What’s Next?

Moving forward, I’m think of other ways to quantify consumption outside of dollar values. I’m thinking things like miles driven or trips to the store. Or perhaps metrics that capture the absence of conventional consumption: books read, board games played, meals cooks, dinners shared, and so on. While numbers are so often considered objective, I’ve learned that the mere act of collecting certain data is an inherent value judgement. Perhaps if we placed more of an emphasis on tracking the things that we like or want to see, we could change our mentalities and the lens through which we see the world a bit.

It’s quite the open-ended question, and if you have any ideas I’m all ears.

Here’s to a happy & productive February! It’ll be all eyes on our friend Punxsutawney Phil tomorrow.

 

 

week 04: actions speak

In short, it was an exhausting week… the political landscape has been nothing short of distracting, and contemplating the effects of certain actions is a true exercise in empathy. I personally fall into the category of people that wish to stay informed, but also maintain my sanity. News story after news story leaves me feeling a bit helpless. The rhetoric is brazen, it is harmful, and it is loud.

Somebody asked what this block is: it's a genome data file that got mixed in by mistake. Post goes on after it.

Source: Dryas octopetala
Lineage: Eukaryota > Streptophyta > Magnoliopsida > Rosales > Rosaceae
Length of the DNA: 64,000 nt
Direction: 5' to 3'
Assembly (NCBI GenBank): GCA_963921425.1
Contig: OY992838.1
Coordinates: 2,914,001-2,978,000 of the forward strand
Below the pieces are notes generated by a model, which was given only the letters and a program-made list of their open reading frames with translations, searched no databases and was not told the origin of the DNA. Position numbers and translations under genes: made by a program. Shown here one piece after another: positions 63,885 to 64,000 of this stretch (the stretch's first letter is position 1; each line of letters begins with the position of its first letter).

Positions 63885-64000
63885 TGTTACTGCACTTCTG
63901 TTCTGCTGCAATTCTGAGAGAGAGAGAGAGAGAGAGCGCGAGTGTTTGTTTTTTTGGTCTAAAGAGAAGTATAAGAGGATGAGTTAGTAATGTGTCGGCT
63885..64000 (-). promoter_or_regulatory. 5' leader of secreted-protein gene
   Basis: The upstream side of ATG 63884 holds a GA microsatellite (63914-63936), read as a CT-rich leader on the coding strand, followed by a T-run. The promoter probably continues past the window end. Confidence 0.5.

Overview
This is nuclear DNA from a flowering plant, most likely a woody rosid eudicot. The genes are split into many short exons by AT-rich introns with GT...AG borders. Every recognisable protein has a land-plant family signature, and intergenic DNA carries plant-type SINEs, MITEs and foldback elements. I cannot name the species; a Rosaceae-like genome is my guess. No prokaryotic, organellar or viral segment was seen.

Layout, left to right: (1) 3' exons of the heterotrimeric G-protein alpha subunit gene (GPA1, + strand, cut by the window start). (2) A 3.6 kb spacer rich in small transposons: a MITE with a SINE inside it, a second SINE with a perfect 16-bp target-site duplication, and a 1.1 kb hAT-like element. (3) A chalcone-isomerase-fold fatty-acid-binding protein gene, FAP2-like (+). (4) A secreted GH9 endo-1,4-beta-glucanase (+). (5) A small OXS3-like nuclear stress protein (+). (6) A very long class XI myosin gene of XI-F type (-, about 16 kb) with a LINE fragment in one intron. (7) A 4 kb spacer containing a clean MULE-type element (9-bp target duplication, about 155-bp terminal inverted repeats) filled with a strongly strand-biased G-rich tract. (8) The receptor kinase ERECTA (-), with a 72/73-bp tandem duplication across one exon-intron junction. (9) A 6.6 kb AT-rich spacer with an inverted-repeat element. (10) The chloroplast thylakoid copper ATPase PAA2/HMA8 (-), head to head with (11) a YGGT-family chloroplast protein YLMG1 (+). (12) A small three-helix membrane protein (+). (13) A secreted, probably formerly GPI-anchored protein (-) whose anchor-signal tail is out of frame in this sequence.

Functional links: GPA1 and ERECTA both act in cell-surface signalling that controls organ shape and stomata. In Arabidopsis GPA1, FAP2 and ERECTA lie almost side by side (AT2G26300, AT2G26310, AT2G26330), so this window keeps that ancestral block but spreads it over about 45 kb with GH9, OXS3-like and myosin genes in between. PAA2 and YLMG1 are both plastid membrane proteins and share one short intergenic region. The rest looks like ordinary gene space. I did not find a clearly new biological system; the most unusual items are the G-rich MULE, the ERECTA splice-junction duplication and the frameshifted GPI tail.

But we must remember that actions speak louder.

This weekend I was driving home, listening to an NPR interview with a relative of the family sent back to Syria upon arrival in Philadelphia. Over the course of the interview I shed a few tears; it’s gut-wrenching to hear the story, to hear what this family had invested to make this move, to hear about their anticipation of reuniting with family in the US – only to hear about how it was snatched away at the last moment possible.